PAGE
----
Last month marked 241 years since America’s first public mental hospital opened in Williamsburg, Virginia.
The Public Hospital for Persons of Insane and Disordered Minds took in its first patient on Oct. 12, 1773, at a time when the colonies still belonged to England.
Treatment at the hospital could be brutal. One procedure called for dunking patients in ice baths until they lost consciousness.
“It was a kind of shock therapy of the middle 19th century,” said Shomer Zwelling, author of Quest for a Cure: The Public Hospital in Williamsburg, Virginia, 1773-1885. “Frankly, it was not dissimilar from water boarding in which they would dunk patients to the point of losing consciousness and then bring them out from the water before they would drown.”
The theory behind the treatment was that it would “shock” patients back to their senses. Other treatments including bleeding and bowel movements. Some doctors believed you could expel madness from the patient by inducing vomiting. Electrocution also became a standard treatment.
Doctors also believed a certain amount of intimidation would convince patients to change their behavior.
“By today’s standards it would be a nightmare….it would be all the kind of worst scenarios that one can imagine,” said Zwelling. “But given where that society was in terms of imprisoning people or tying them up at home, it’s hard to believe, but it was a step forward. At its best, it was shelter and meals.”
That step forward was advocated by Virginia Royal Governor Francis Fauquier, who spent years pushing for the establishment of a publicly owned hospital where the mentally ill could be housed and treated.
In a 1766 public speech to lawmakers, he argued for the legal confinement for the “set of People who are deprived of their senses and wander about the Country terrifying the Rest of their fellow creatures.”
The speech occurred during the lead up to the Revolutionary War, so most of Fauquier’s text dealt with the turmoil caused by clashes over taxes and the need for reconciliation between England and her colonies. Some believe Fauquier’s use of the same speech to call for a public hospital to incarcerate people deprived of reason was a veiled warning to agitators against the Crown.
Like many men of his time, Fauquier believed the mentally ill chose to be irrational. He envisioned a place where these people would be cured by able physicians who would “endeavor to restore to them their lost reason.”
Although he did not live to see it, Fauquier’s idea led to the creation of the Public Hospital for Persons of Insane and Disordered Minds, America’s first public institution devoted solely to the care mentally disturbed.
This development eased the burden of care that, up until then, had been shouldered by families or the local parish.
The were 24 cells in the original two-story brick building, along with the keeper’s quarters and a meeting room for the board of directors.
The cells had a heavy door with a barred window that looked onto the central corridor, a straw-filled mattress and a chamber pot. Wall chains were attached to the patient’s leg or wrist to prevent escape and also as a form of therapy.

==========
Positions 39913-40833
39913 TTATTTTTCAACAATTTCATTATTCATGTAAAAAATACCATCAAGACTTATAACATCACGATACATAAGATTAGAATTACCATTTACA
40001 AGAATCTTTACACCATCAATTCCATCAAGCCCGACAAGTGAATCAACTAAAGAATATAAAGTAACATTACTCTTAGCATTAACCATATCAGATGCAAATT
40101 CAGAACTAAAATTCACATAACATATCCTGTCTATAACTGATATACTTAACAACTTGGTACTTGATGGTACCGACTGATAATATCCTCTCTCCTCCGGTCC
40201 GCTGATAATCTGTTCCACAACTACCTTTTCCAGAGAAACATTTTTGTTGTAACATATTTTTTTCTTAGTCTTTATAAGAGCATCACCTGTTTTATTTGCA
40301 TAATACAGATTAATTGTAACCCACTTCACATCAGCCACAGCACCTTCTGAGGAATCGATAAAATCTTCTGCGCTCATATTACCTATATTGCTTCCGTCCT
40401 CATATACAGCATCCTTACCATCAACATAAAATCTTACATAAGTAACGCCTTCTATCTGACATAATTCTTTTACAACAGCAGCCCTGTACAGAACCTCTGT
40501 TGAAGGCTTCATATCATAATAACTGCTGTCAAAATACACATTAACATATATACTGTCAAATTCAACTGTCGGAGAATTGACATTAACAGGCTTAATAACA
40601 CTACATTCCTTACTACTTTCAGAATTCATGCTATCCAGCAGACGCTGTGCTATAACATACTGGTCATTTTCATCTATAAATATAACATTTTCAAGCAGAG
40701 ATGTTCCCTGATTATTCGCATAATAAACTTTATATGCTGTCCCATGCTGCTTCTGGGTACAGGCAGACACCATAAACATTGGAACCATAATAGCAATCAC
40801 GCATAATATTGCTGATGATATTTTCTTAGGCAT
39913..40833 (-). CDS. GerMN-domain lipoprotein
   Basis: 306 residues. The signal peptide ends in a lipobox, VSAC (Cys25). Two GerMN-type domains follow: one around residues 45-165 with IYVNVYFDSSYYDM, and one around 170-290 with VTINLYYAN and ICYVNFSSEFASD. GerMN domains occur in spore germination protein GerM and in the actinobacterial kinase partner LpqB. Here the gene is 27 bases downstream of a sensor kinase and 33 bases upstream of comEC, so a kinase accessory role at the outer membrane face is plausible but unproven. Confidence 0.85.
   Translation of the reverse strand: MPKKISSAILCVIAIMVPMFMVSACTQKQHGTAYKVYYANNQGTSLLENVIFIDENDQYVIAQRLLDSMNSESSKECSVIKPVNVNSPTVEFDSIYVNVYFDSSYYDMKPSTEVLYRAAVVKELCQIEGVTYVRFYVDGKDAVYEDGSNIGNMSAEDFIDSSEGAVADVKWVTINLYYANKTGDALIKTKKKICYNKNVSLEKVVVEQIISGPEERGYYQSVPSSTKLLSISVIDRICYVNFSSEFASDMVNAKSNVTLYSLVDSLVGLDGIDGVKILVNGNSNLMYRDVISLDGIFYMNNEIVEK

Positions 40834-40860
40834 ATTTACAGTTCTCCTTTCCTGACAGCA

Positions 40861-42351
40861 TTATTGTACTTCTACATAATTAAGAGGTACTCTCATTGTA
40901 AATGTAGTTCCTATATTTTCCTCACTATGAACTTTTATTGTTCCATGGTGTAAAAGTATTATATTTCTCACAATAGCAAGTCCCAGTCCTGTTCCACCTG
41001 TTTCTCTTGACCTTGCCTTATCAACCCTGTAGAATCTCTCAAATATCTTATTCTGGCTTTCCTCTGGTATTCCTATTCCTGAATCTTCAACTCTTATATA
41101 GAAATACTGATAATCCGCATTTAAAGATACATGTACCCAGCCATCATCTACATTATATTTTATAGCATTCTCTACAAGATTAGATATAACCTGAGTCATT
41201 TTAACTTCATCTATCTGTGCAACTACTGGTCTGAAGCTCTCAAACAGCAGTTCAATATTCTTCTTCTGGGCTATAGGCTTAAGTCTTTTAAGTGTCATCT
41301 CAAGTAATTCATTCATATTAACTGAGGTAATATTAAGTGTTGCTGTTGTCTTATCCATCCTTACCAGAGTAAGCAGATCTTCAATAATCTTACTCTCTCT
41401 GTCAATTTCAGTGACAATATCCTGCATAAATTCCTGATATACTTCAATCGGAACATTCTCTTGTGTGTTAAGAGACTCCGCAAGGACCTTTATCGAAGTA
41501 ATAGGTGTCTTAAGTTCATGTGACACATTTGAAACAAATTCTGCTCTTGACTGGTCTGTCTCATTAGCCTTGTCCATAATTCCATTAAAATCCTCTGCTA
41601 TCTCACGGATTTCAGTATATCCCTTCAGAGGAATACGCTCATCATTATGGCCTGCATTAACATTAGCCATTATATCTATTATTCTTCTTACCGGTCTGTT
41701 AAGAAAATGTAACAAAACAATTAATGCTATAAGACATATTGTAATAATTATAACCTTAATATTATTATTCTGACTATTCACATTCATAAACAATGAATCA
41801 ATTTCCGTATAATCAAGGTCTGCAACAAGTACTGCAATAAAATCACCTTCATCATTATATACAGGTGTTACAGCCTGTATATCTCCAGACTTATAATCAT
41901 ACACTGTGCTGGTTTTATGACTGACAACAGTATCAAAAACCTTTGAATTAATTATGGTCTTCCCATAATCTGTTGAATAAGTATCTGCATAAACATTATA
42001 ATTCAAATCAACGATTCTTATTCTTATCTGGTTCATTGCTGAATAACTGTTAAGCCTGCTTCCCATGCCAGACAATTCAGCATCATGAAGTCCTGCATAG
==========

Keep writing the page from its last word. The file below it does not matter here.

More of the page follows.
“There was the attitude of restraint that people needed to be confined so they could get hold of their senses, that reason would prevail if they were confined,” Zwelling said.
In 1790, high-fenced yards, known as “mad yards”, were added at each end of the hospital so that inmates could exercise outside.
By 1836, the treatment of mentally ill patients had become less harsh. The new approach emphasized firm but kind encouragement to induce patients to change their behaviors.
The asylum introduced organized work activities to keep patients busy. A spinning room, shoe shop and carpentry shop were created within the hospital. A vegetable garden and wood yard on the grounds offered work opportunities for male patients.
Restraints were used less often and some patients were even allowed to take carriage rides into town.
By the 1880s, the hospital had grown, and there were 450 patients and 10 structures on the property.
Eventually renamed the Eastern State Mental Hospital, the facility was rebuilt after it burned down in the late 1800s. It the late 1960s, the hospital was moved. In 1972, archaeologists excavated the hospital’s original foundations, which still bore signs from the great fire of 1885. Reconstruction was approved in 1979 and the hospital site reopened as a museum in 1985.
Today, visitors can wander into the recreated cells and see the actual tools and devices that were used to treat patients.
There’s the tranquilizer chair developed by Dr. Benjamin Rush of Philadelphia, who many consider the father of American psychiatry. He believed madness was an arterial disease and ordered treatments such as laxatives, hot and cold showers, and bloodletting, all aimed at affecting blood circulation.
The tranquilizer chair was considered to be a step forward in the treatment of the insane because violent patients were only placed in the restraining device for a limited time.
Zwelling was strapped into the restraining chair once and was surprised by his reaction to it.
“It looks absolutely terrible in its picture,” he said. “The amazing thing was, sitting in that chair with that level of restraints, was surprisingly comfortable and calming…the initial feeling was very soothing.”
While many of the earliest treatment methods used at America’s first public mental hospital are considered cruel and aggressive by today’s standards, the Public Hospital set a new precedent by taking up the burden of caring for the mentally ill.
Today, Eastern State Hospital continues that tradition, which was established in Colonial America even before the United States became a nation. The hospital offers community-focused treatment in two patient care buildings set on 500 acres, where a staff of over 900 cares for 300 patients.